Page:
God of War 2
By Chris Derosa Tuesday, 20 Mar 2007

Sony’s flagship franchise, God of War, certainly has had its fair share of critical success, and rightfully so. The original best seller offered a fresh new angle on the action adventure genre with top notch storytelling and fluid game play. With God of War 2, Sony Computer Entertainment of America manages to take a great concept and improve on it in almost every facet, to the point of near perfection. And as the Playstation 2 console reaches the end of its life cycle, it goes out with a certain bang that other past systems could only dream of.

For those not familiar with the series yet, God of War puts the focus on Kratos, a spartan warrior who had sacrificed his freedom in order to win a hopeless battle against a tribe of barbarians. In doing so, he had to serve the God of War Aries. Without spoiling much, Aries betrays Kratos and leaves him no choice but to go on a quest for vengence to slay Aries and eventually become the God of War himself. This bit of backstory isn’t too mandatory to understand if the sequel will be your first GoW game, but you may miss out on a lot of interesting plot points and cameos. For God of War 2’s story, all you need to know is that Kratos is fed up and tired of being a tool for the Gods, and receives aid from the Titans themselves to try and destroy Mt. Olympus itself.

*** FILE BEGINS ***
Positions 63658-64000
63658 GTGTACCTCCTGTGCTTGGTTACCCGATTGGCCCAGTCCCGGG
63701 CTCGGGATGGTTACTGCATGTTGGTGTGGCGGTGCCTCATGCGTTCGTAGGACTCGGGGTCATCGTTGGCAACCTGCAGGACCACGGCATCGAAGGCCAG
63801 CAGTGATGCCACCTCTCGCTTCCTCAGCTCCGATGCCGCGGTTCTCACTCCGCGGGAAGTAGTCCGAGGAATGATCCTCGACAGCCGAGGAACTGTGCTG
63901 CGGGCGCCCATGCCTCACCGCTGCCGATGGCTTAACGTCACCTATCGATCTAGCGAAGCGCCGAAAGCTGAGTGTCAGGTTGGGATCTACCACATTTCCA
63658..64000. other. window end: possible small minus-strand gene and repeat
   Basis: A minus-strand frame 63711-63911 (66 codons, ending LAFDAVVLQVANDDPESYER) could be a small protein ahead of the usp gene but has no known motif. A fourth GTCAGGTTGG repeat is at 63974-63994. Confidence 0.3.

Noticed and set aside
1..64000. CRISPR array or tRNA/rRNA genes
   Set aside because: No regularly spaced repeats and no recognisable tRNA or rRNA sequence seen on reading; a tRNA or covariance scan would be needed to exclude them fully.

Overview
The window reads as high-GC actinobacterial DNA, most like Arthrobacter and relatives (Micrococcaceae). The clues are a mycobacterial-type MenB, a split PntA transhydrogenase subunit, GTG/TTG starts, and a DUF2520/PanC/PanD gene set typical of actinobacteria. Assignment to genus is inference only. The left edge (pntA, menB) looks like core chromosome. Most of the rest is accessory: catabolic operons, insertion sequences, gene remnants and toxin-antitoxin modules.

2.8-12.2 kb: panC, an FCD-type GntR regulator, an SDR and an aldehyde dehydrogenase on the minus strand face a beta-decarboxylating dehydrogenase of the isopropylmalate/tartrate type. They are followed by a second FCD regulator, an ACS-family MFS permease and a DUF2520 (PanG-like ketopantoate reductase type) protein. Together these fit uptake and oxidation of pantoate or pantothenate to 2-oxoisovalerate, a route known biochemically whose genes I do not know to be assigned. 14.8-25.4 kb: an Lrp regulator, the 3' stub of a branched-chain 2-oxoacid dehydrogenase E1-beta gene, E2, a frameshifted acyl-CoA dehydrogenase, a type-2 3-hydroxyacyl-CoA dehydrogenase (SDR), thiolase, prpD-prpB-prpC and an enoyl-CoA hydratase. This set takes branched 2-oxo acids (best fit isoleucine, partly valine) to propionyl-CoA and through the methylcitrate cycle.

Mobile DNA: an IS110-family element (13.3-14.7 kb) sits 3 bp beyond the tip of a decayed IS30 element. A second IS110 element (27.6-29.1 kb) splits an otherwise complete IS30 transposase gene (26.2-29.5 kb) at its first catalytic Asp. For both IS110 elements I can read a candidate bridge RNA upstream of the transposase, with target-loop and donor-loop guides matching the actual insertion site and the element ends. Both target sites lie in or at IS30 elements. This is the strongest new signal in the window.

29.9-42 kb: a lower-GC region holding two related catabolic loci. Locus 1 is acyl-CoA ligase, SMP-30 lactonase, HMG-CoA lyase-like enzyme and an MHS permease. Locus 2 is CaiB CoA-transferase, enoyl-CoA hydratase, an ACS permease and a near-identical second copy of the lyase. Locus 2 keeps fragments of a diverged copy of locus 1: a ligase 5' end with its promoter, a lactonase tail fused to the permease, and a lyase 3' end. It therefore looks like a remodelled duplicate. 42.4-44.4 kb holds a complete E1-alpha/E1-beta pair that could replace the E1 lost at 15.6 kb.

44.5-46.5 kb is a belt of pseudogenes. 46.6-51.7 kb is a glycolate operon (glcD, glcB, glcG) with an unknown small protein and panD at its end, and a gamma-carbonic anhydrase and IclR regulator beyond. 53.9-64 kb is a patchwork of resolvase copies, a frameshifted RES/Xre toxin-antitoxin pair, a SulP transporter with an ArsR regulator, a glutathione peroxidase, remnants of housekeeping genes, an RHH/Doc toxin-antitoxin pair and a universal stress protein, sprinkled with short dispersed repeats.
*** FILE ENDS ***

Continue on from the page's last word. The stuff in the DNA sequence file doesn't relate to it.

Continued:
God of War 2, like its predecessor, starts off with an incredible action packed sequence all leading up to a huge boss battle. This game series tends to pull out all of the stops every step of the way. The pacing is near perfect. Boss battles easily triple the first game’s amount, and the puzzles are ingenius as they are time consuming the first time through. You will still fight a lot of minions, but each battle feels like a new challenge that you could possibly lose. You won’t find yourself bored with the game at all, but you may find some sections to be incredibly difficult and taxing on patience. Like any great game, however, God of War 2 tends to reward you each time you make it through.